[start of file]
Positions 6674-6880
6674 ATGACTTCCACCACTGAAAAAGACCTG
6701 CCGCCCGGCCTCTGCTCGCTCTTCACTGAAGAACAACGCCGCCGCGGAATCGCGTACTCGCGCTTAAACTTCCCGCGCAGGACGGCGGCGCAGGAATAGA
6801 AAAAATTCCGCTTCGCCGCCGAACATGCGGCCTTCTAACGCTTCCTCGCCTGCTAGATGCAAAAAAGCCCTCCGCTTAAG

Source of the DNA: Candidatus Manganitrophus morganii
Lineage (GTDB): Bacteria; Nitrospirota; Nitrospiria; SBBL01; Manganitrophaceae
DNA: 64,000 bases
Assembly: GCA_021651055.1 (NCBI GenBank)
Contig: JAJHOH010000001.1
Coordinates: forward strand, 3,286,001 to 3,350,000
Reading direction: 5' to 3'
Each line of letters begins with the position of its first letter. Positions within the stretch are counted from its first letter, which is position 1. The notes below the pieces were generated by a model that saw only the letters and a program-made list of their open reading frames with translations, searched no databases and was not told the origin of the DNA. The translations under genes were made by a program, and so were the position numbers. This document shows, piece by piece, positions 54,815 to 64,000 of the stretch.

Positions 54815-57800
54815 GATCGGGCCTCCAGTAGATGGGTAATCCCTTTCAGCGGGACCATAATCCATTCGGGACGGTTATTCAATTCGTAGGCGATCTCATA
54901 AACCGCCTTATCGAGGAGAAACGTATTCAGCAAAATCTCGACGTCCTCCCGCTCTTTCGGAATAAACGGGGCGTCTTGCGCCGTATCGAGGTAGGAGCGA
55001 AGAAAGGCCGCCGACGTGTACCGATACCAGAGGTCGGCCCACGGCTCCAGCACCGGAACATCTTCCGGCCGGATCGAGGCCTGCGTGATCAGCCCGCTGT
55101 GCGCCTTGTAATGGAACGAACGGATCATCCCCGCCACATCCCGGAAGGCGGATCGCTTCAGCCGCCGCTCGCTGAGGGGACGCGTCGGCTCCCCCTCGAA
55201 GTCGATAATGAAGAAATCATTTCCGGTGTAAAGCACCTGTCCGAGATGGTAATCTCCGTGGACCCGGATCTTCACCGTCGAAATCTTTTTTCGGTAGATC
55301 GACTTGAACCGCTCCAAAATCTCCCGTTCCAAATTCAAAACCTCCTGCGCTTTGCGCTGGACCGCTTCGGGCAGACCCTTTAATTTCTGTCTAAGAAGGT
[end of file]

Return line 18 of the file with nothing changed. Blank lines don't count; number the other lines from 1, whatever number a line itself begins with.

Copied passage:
55201 GTCGATAATGAAGAAATCATTTCCGGTGTAAAGCACCTGTCCGAGATGGTAATCTCCGTGGACCCGGATCTTCACCGTCGAAATCTTTTTTCGGTAGATC